Only about 27 percent of adults younger than 45 said that they would seek medical help if they experienced stroke symptoms – such as weakness, numbness, difficulty speaking – while the rest of them stated that they would not immediately go to a hospital.
The results are quite alarming, because getting treatment within the first three hours after a stroke – referred to as the ‘golden window’ – can make a huge different in the patient’s recovery, the researchers say.
Dr. David Liebeskind, a neurologist at Ronald Reagan UCLA Medical Center, stated that timely treatment for stroke is one of the most important things. Since the mid-1990s, strokes in people ages eighteen to forty-five have increase by more than fifty percent – which is why it is important for young adults to make the right decision when faced with stroke symptoms, Dr. Liebeskind explained.
In 2013, statistics from the Centers for Disease Control and Prevention (CDC) showed that in the United States stroke was the fifth-leading cause of death. (The other causes of death includ respiratory disease, heart disease, cancer, and accidents.) About 130,000 people in the U.S. died in 2013 because of strokes, and almost 800,000 Americans experience a stroke every year.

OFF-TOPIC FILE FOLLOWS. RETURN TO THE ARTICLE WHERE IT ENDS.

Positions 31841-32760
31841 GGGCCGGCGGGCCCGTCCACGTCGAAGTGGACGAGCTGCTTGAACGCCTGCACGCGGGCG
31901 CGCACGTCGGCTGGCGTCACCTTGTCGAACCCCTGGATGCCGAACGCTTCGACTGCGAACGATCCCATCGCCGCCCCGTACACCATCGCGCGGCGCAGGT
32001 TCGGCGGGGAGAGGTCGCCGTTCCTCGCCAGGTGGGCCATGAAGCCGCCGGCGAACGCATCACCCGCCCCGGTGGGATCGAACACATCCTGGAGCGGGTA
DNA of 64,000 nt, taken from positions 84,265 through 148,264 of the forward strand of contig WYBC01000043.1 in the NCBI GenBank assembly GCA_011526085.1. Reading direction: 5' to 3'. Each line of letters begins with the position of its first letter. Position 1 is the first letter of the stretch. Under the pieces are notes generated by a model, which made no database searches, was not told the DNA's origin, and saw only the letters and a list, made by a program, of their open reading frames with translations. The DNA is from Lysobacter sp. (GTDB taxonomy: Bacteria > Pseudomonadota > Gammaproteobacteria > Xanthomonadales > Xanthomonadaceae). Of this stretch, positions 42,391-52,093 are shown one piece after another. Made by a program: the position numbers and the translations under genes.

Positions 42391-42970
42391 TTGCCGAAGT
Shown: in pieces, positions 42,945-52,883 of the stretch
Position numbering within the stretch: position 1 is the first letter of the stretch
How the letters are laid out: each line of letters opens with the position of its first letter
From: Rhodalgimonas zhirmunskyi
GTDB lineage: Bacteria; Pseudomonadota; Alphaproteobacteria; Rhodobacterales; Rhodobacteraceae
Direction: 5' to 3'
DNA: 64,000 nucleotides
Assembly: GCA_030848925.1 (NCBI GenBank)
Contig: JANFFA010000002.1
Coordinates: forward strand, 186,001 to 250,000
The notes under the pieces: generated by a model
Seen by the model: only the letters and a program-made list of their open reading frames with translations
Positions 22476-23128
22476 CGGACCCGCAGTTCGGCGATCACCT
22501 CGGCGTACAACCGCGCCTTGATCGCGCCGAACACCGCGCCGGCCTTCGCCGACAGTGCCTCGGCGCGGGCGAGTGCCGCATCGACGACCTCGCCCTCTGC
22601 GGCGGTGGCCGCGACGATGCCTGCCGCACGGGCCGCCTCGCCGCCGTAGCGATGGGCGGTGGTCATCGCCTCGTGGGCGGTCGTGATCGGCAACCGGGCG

A 2012 study published in the journal Stroke suggested that no more than forty-two individuals had their brain imaged within twenty-five minutes of arriving to the hospital. That is a crucial diagnostic procedure, experts say.
The new study says that people may actually diagnose the problem before even reaching the hospital. More than 1,000 people took part in the new national survey. Researchers found that most young adults would choose to postpone going to the hospital when experiencing stroke symptoms.
According to Dr. Liebeskind, younger people need to be educated about stroke symptoms and what to do in that type of situation, because that could help save their lives. In 2010, researchers found that about seven percent of the strokes in 2005 occurred in people ages twenty to forty-five.
To quickly identify the common symptoms of stroke, physicians use the “Act FAST” mnemonic, which stands for:
- F (Face): one side of a person’s face drops when they smile;
- A (Arms): one arm drifts downward when the person raises both arms;
- S (Speech): strange or slurred speech when repeating a simple phrase;
- T (Time): call 9-1-1 immediately if any of the symptoms are observed.
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